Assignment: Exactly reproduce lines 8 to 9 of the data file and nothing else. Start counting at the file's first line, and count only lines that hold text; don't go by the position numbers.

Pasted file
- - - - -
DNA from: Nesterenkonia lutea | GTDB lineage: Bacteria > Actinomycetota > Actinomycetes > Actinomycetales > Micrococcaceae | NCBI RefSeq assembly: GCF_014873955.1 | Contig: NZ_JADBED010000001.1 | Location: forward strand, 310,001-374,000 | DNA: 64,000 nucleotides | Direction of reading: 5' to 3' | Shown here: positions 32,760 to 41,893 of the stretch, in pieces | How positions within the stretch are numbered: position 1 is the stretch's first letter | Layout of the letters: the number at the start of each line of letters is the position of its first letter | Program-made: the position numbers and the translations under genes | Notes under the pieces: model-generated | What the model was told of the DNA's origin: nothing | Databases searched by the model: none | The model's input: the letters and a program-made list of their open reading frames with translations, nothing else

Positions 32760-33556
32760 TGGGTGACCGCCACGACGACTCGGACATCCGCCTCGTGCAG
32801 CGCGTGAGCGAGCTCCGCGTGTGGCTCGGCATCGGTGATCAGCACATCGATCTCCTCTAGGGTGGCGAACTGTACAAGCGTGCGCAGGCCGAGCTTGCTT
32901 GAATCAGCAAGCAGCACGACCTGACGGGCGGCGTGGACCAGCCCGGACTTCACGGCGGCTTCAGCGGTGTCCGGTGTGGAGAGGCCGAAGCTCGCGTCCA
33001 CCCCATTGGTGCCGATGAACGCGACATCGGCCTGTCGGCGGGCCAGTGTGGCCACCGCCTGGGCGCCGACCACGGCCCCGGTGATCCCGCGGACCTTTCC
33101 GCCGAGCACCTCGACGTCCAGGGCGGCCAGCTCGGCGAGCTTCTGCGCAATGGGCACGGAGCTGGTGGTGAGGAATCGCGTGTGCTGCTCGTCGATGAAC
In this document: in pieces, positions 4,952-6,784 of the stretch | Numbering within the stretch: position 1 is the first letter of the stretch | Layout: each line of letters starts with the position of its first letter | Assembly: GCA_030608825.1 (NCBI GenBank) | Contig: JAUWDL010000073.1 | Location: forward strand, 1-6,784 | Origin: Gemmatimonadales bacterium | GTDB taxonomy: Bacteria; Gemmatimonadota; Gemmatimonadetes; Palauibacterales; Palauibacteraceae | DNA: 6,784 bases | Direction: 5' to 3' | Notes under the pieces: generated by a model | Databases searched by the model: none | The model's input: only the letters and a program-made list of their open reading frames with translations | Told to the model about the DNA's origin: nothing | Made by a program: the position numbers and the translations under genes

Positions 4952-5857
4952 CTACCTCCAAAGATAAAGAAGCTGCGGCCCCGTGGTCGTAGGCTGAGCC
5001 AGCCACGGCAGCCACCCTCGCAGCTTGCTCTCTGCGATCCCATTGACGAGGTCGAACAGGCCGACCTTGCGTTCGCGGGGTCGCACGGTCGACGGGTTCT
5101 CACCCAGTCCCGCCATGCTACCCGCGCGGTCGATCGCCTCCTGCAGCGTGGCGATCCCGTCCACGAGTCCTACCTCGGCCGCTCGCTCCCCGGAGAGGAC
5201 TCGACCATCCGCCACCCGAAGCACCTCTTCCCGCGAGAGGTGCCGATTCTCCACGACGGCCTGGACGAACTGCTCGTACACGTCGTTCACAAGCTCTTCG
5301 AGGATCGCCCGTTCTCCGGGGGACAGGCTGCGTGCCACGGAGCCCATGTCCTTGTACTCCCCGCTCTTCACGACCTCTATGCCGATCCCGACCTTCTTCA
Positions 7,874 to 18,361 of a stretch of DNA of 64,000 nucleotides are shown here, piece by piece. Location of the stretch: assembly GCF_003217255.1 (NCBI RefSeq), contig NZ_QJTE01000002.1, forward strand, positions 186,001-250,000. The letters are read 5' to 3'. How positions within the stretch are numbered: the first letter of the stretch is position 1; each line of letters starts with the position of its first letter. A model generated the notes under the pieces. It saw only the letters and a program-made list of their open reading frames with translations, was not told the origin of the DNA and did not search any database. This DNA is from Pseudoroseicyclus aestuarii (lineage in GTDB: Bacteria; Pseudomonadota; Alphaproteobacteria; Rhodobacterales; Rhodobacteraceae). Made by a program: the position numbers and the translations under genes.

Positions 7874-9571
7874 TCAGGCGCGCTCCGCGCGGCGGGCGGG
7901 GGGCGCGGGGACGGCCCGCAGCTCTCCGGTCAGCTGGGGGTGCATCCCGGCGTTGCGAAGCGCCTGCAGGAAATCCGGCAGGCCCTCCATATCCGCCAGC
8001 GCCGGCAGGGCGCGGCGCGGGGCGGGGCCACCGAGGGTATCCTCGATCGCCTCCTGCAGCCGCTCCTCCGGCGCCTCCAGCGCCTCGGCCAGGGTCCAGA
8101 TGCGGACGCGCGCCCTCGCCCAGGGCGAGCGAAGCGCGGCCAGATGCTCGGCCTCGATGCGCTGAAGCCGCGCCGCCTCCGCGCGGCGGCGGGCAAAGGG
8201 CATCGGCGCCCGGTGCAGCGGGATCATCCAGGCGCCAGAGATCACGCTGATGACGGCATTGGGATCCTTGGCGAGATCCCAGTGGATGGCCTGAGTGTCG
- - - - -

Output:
In this document: in pieces, positions 4,952-6,784 of the stretch | Numbering within the stretch: position 1 is the first letter of the stretch | Layout: each line of letters starts with the position of its first letter | Assembly: GCA_030608825.1 (NCBI GenBank) | Contig: JAUWDL010000073.1 | Location: forward strand, 1-6,784 | Origin: Gemmatimonadales bacterium | GTDB taxonomy: Bacteria; Gemmatimonadota; Gemmatimonadetes; Palauibacterales; Palauibacteraceae | DNA: 6,784 bases | Direction: 5' to 3' | Notes under the pieces: generated by a model | Databases searched by the model: none | The model's input: only the letters and a program-made list of their open reading frames with translations | Told to the model about the DNA's origin: nothing | Made by a program: the position numbers and the translations under genes

Positions 4952-5857